# Finding the difference in range of a projectile (air resistance vs. free)

• Aug 22nd 2012, 04:46 PM
Shakespoe
Finding the difference in range of a projectile (air resistance vs. free)
We were give two equations that show the position as a function of time on the x and y axis where there is a linear drag force of 'beta*a vector v'. I have already solved for the case of no air resistance. The following are the two equations which include air resistance:
x(t) = x(t=0) + ((m*vo(x))/beta)*(1-e^((-beta/m)*t))
--> x(t=0) is 0, giving:

x(t) = [(m*vo(x))/beta]*[1-e^((-beta/m)*t)]

y(t) = [(vo(y)*(m/beta))+g*((m/beta)^2)]*[1-e^((-beta/m)*t)]-(g*(m/beta)*t)
--> y(t) would be 0, considering the full path of the trajectory results in no delta y, so setting the equation equal to 0, I was able to start solving for 't' to plug into the equation for x(t) to find a total Range.

However, I am caught on the exponential function since it includes 't'. I am not sure how to get that out of there so I can solve for 't' without including 't' in the result. This is where I am so far:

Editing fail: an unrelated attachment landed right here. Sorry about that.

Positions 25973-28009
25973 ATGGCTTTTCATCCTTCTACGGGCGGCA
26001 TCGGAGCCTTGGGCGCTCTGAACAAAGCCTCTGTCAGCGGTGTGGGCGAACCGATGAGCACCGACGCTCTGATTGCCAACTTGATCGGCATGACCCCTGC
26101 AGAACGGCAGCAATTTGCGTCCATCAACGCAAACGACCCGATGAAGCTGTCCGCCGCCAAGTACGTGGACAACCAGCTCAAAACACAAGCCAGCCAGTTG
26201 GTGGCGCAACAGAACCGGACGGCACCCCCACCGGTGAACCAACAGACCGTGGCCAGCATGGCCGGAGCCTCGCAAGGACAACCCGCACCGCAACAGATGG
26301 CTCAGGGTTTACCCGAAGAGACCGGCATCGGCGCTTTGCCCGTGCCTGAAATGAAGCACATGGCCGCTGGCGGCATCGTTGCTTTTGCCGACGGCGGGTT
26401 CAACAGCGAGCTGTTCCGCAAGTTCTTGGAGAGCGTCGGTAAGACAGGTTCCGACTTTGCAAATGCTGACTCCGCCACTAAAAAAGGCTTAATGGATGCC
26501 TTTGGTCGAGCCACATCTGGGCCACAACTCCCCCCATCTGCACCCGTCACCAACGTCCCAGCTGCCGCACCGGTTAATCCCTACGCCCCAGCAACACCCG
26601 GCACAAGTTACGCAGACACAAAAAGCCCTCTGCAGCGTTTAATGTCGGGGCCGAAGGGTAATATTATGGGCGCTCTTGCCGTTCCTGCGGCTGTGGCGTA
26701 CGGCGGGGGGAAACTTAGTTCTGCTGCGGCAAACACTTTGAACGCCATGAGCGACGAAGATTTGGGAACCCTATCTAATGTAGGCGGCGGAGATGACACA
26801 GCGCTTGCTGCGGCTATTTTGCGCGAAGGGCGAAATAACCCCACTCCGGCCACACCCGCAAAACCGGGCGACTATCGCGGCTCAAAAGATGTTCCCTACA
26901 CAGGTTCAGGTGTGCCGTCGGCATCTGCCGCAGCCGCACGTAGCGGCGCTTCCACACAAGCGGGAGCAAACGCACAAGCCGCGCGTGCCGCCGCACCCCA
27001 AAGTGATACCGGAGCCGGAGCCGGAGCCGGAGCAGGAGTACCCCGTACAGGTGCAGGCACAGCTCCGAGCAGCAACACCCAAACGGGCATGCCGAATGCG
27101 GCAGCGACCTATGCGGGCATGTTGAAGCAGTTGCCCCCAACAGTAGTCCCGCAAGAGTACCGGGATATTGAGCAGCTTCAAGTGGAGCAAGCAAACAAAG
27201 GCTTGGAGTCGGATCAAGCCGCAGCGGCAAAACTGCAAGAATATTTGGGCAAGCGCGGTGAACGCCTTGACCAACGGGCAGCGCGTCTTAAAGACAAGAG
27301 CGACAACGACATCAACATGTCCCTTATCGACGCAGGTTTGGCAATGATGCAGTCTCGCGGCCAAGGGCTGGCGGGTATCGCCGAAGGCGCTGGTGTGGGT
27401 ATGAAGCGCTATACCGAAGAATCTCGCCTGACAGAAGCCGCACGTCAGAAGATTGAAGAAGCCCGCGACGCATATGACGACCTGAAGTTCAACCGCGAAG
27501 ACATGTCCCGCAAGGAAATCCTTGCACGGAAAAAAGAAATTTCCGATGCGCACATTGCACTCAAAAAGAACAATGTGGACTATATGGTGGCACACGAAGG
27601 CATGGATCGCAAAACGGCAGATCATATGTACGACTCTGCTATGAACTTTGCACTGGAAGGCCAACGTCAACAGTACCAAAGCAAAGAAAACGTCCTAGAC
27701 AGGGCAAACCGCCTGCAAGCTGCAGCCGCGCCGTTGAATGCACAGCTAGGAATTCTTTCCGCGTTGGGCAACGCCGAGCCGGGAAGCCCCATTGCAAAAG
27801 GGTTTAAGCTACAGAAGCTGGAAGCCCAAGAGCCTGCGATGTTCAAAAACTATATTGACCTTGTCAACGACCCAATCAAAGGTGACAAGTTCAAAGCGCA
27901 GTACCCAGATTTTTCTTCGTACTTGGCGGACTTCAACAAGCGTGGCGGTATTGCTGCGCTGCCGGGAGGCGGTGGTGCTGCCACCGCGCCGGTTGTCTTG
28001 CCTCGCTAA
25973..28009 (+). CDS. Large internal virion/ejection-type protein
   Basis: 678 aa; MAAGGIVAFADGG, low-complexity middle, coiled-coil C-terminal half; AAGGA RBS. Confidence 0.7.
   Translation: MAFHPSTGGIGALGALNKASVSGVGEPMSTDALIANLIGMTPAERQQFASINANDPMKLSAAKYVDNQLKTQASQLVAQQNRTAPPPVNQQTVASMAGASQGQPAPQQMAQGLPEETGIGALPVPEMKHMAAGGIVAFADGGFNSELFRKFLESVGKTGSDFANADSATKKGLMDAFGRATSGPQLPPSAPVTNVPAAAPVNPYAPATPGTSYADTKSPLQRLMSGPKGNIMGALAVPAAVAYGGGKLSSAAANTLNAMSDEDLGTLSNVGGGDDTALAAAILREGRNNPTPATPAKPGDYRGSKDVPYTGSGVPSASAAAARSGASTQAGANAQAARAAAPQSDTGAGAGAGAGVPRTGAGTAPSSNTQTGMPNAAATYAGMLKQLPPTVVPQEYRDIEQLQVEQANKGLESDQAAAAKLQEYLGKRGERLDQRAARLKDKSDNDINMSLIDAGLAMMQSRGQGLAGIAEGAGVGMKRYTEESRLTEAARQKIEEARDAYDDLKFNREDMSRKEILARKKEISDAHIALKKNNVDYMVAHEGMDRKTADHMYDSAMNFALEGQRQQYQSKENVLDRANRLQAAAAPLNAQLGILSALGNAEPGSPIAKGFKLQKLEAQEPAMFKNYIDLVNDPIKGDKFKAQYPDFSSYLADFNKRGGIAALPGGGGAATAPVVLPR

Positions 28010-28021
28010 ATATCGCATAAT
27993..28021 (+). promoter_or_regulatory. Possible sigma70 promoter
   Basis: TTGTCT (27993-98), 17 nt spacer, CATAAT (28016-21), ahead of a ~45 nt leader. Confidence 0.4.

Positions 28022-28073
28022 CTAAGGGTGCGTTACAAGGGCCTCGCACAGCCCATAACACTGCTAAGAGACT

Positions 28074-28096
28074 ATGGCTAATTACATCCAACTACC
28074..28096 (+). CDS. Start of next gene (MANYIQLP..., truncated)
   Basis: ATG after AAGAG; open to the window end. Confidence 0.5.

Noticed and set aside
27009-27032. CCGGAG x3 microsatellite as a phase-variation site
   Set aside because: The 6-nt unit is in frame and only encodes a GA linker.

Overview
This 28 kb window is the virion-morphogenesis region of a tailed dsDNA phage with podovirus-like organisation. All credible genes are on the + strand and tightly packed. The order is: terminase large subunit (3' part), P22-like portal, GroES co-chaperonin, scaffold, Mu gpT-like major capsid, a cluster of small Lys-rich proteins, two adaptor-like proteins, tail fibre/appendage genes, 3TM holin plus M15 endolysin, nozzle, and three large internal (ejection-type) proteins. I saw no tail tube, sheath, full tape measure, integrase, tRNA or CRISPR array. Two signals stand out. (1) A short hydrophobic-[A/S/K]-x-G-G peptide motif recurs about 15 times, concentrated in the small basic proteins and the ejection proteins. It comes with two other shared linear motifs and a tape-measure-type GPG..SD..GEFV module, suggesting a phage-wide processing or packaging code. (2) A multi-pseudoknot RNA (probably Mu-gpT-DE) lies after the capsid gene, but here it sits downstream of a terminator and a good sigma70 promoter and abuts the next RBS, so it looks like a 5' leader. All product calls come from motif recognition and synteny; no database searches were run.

t = [(vo(y)+m)/g*beta]*[beta*(1-e^((-beta/m)*t))]

If you all could help me, I would greatly appreciate it! I'm sorry if there is a way to input equations, I am new to the forum and don't know how to do that if there is a way.

Thanks everyone!
-Tina
• Aug 23rd 2012, 10:51 PM
MaxJasper
Re: Finding the difference in range of a projectile (air resistance vs. free)
You don't need to eliminate t in order to find a single function of y=f(x), but rather you have x(t) and y(t) as two parametric functions which define your projectile and you can plot it too.

It means you vary t and calculate x(t) & y(t) that give your projectile.

Assuming:
m=10
v0x=1
v0y=10
beta=3
g=9.8

Trajectory would look like:

http://mathhelpforum.com/attachment....1&d=1345793283